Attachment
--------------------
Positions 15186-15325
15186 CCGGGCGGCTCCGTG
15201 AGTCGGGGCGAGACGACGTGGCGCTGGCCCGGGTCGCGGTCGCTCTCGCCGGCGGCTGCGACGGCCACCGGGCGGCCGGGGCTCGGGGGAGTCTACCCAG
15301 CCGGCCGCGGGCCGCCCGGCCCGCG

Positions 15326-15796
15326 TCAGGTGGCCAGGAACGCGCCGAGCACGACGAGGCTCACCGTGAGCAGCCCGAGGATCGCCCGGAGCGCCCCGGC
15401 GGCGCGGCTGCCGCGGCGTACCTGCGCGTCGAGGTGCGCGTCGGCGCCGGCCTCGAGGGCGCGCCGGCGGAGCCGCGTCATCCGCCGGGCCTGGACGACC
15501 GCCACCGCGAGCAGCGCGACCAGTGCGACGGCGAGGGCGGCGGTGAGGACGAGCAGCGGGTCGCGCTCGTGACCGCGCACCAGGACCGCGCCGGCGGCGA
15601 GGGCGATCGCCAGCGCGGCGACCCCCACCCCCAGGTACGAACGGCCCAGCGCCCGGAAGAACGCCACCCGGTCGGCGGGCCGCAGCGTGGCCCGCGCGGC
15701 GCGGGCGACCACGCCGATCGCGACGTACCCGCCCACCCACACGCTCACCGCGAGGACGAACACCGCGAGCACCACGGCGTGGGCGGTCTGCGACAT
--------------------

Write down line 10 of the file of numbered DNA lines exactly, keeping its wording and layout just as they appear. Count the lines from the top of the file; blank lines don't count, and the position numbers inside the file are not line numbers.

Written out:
15701 GCGGGCGACCACGCCGATCGCGACGTACCCGCCCACCCACACGCTCACCGCGAGGACGAACACCGCGAGCACCACGGCGTGGGCGGTCTGCGACAT